The aim of this action of documenting was to record a phenomenon in our immediate surroundings by collecting absolutely real facts here and now. It is important to note that the absolutely real facts are arbitrary to a certain extent, determined by the time and place where they were collected (on various irregular occasions from 1995 to 1998, in Novi Sad and Belgrade, Yugoslavia). They nevertheless illustrate the variety of semiotic activities, both official and individual, which in an interesting way reflect (sometimes follow, sometimes anticipate) events in the social and political sphere.
The reason why this text has no conclusion is very simple: the state of affairs in this area is still in flux and as we are writing, the confusion is only being multiplied.
Since 1991 five new states have emerged on the territory of ex-Yugoslavia, and it is very likely that this process has still not been completed. On the semiotic level, this process of disintegration and formation has been followed and in some cases preceded by feverish symbol-engineering: old national and state symbols have been discarded, ancient ones revived or recycled and completely new ones designed. New authorities attached enormous significance to the introduction of new symbols, as through these it was possible to create a new sense of national identity, national pride and a new political and ideological framework for future orientation. In other words, the change on the symbolic level was seen as an important vehicle of political change, as communication via symbols was a language that people understood and to which they responded.
The urgency and importance of the introduction of new national symbols are easy to illustrate if the dates when laws regulating the use of national symbols were passed are compared with the dates when the new states were officially established. In Croatia, for example, the constitution of the Socialist Republic of Croatia was amended in July 1990, when the word socialist was dropped from the name of the country, the red star removed from the country's national flag and the socialist coat-of-arms replaced by Croatia's historical coat-of-arms. Law on the Coat-of-Arms, the Flag, and the National Anthem of the Republic of Croatia was adopted in Parliament on 21 December 1990. A day later, on 22December, Croatia passed a new constitution, which allowed for secession from the former Yugoslav Federation.i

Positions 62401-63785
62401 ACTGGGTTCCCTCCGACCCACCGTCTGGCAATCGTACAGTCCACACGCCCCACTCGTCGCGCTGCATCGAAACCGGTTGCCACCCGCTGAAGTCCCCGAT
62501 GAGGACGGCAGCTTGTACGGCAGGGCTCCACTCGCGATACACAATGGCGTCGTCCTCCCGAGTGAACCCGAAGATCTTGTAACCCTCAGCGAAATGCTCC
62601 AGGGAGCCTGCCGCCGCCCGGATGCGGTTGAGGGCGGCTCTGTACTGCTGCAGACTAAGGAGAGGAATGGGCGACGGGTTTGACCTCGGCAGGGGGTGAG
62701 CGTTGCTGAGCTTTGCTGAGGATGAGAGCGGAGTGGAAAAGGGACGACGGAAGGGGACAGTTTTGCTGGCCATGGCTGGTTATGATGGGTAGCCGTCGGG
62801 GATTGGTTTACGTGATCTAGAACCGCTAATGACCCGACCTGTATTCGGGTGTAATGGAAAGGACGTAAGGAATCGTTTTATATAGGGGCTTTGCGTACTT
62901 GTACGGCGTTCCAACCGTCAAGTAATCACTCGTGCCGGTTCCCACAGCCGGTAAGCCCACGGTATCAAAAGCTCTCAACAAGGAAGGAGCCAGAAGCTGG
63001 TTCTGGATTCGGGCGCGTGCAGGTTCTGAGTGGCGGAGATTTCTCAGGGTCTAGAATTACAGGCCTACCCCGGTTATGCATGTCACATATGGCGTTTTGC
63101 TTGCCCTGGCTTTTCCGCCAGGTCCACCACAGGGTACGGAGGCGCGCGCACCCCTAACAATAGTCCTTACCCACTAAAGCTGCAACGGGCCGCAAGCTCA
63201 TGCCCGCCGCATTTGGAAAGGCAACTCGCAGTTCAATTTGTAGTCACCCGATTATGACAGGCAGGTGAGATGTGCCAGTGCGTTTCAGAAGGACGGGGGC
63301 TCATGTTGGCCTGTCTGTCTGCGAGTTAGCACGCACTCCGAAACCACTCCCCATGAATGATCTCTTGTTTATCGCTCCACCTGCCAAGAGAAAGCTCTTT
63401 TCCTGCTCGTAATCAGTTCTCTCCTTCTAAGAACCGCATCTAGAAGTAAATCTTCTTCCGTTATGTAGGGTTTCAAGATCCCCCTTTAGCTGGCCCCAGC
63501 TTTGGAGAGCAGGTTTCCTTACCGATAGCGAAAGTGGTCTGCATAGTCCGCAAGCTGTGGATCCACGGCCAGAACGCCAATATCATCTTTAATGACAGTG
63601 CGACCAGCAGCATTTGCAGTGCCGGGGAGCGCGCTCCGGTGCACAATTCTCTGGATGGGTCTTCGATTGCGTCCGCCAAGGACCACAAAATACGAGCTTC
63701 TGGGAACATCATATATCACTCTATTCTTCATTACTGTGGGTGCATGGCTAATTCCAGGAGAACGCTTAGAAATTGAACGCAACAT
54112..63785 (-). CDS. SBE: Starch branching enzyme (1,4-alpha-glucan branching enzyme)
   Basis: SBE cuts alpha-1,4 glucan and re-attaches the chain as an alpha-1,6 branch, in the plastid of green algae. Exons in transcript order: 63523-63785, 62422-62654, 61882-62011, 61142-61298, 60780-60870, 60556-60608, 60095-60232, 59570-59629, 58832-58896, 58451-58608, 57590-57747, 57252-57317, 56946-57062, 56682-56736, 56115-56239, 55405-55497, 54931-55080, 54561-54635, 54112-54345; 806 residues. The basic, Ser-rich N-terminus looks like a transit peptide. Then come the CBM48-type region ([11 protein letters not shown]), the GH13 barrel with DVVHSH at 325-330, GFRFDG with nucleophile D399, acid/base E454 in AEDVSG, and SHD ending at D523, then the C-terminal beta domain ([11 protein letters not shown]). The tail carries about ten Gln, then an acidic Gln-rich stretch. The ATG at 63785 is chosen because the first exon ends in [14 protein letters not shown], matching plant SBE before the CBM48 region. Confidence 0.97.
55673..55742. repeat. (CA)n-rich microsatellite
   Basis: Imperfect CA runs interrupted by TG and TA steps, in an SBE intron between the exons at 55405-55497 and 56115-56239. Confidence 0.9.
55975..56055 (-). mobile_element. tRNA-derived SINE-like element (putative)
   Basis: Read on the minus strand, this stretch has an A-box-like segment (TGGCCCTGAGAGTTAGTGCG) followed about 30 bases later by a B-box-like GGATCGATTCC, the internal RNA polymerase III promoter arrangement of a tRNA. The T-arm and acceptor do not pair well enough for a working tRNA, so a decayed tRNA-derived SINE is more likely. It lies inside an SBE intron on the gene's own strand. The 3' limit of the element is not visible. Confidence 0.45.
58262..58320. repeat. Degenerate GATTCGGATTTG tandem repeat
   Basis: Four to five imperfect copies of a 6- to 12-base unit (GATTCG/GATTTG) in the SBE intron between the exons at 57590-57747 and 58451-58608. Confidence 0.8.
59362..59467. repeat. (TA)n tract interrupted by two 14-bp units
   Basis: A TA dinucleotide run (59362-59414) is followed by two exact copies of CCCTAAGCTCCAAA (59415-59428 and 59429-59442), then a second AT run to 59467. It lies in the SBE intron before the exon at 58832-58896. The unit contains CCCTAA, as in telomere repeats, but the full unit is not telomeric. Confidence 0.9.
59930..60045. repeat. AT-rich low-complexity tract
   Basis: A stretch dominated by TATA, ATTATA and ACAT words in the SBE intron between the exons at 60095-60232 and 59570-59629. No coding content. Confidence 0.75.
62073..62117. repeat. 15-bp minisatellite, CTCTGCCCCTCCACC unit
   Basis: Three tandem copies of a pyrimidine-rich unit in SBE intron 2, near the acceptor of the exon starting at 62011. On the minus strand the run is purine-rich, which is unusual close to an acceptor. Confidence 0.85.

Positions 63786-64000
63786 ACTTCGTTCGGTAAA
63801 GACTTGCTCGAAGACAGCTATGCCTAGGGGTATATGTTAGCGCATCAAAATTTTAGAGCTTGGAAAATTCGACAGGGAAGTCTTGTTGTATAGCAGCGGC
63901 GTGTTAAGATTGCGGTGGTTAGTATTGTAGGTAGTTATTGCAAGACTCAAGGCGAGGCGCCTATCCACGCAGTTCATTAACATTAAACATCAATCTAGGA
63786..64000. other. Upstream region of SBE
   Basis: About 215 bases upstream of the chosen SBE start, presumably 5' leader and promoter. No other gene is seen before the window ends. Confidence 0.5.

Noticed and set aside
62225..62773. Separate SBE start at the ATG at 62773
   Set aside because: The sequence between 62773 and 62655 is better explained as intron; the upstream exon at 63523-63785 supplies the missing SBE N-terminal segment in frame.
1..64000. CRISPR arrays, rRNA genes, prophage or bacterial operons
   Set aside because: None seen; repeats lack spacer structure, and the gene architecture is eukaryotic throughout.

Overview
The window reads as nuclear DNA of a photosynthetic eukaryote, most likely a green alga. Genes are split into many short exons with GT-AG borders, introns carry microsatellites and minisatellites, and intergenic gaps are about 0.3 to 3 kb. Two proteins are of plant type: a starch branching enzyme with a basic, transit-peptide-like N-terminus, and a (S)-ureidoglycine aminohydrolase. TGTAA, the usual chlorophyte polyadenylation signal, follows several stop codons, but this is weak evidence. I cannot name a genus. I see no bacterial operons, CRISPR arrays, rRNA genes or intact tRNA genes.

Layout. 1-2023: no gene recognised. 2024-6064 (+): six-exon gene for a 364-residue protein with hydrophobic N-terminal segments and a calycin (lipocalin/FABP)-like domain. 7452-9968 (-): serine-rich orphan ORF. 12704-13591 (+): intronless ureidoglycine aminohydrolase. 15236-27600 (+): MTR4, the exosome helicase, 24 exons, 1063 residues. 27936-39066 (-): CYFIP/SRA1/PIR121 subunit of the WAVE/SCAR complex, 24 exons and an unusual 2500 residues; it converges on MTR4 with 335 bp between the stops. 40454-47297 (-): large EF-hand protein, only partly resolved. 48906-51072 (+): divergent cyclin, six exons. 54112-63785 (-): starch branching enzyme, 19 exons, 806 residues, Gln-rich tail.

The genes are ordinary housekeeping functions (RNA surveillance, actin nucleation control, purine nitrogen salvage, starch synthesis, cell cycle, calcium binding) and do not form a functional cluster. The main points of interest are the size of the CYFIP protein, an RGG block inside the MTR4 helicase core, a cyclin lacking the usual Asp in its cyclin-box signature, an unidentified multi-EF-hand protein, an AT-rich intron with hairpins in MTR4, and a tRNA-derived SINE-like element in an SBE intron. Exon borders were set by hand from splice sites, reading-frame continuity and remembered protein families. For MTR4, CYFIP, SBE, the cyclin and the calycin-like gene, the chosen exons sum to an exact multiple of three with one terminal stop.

The process was similar in Slovenia, which declared itself a sovereign state on 25 June 1991 and, at the same time, introduced a new flag and coat-of-arms. On that day the new flag was hoisted officially for the first time in front of the Slovenian Parliament, and beside it, the old flag with the red star was lowered, in a symbolic gesture of replacement.ii
However, this process of changing national and state symbols was not always clear and straightforward. In some cases it meandered, touching upon various issues and sometimes coming across unexpected reactions internally or externally. Problems in the semiotic area only reflected either external pressures (as in Macedonia), or the unresolved issues within the state itself (Bosnia), or they indicated a basic lack of a clear idea about the future direction (FRY). We shall briefly give an overview of some of the related issues, focusing on the flag as one of the central national and state symbols, and excluding for the moment the Federal Republic of Yugoslavia.
As already mentioned, in Slovenia and Croatia, the national flags used in those countries while they were part of the Socialist Federal Republic of Yugoslavia (tricolours with the red star) continued to be used after the removal of the red star. However, in Macedonia and Bosnia completely new flags had to be designed.